The Laba Festival, celebrated on the eighth day of the 12th month of the lunar Chinese calendar, falls on Jan. 24 this year.
It is traditionally regarded as the prelude to Spring Festival, the most important festival for people of Chinese origin, reminding people to start their preparations for the coming festivities and for wanderers to return home and reunite with the family.
The ancient Chinese custom was to sacrifice dried vegetables and meat to the god of agriculture, to pray for a good harvest on the next Laba festival.
The Laba porridge generally contains at least eight ingredients, a fortuitous number in Chinese culture. There's a wide variety: glutinous rice, red beans, millet, Chinese sorghum, peas, dried lotus seeds and some other materials like dried dates or chestnut meat.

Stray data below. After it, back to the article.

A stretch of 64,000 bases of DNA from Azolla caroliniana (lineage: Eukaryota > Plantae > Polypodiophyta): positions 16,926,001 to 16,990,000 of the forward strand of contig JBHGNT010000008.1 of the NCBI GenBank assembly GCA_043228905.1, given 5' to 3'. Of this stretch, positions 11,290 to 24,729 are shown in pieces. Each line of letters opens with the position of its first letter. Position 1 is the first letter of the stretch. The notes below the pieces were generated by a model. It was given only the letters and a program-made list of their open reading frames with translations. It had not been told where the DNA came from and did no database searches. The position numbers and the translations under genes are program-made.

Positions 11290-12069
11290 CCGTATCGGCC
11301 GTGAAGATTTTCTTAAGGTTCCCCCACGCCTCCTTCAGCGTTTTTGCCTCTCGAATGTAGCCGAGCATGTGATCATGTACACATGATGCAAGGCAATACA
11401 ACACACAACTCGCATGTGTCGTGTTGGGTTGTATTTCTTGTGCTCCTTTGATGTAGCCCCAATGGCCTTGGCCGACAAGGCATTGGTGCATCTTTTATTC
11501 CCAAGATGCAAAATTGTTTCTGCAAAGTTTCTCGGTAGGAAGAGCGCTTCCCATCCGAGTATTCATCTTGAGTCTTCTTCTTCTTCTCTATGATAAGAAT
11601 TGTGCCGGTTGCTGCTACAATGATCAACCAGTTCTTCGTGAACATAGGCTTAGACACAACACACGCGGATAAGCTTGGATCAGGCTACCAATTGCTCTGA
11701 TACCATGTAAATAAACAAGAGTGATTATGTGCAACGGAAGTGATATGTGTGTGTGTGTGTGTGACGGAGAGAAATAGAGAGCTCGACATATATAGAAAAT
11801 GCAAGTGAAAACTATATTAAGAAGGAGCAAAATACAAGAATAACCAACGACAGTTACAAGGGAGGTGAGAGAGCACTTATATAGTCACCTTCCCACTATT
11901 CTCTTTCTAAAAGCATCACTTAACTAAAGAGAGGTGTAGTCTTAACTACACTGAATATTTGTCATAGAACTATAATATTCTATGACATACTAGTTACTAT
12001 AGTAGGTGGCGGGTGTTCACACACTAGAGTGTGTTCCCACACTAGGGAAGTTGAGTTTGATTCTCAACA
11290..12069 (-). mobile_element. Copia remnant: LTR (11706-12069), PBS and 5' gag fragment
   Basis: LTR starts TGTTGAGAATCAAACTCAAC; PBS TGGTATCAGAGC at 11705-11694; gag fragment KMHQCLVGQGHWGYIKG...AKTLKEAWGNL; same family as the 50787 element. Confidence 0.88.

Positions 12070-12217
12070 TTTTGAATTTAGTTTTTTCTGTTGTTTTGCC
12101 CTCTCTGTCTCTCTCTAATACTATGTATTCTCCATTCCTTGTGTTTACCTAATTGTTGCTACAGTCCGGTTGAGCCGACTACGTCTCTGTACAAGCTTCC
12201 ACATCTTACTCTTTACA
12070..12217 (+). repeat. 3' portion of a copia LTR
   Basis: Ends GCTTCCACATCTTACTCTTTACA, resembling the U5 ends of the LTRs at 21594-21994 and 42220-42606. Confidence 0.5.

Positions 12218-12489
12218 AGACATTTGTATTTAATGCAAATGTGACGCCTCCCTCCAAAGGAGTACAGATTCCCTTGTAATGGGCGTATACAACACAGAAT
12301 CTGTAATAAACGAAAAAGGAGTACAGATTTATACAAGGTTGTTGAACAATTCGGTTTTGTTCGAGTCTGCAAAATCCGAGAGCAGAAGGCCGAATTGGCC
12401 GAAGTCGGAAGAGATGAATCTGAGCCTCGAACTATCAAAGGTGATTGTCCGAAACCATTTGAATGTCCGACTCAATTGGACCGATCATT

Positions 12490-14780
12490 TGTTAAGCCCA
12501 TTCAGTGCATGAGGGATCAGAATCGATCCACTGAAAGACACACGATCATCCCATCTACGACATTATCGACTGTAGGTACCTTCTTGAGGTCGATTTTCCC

In the Buddhist tradition, eating and sharing porridge commemorates the legend of Sakyamuni, saved by a girl who gave him a bowl of milk on the day he attained nirvana and became a sage. Many temples today have the tradition of giving out Laba porridge to the public.
The festival is also the day for people to put garlic in vinegar, to pickle for more than 20 days before the Chinese New Year. The garlic turns emerald green, and this Laba garlic will be eaten with dumplings on Chinese New Year's Day.
Customs vary across the country. People in Qianxian County, east China's Anhui Province, will eat the Laba tofu basked several days before. In Xining City, northwest China's Qinghai Province, locals will eat wheat kernel rice boiled with beef and mutton.
As an old Chinese saying goes, Spring Festival comes right after the Laba Festival, so get ready for a bowl of porridge while expecting the long-awaited family reunion.
This year's Spring Festival falls on Feb. 16.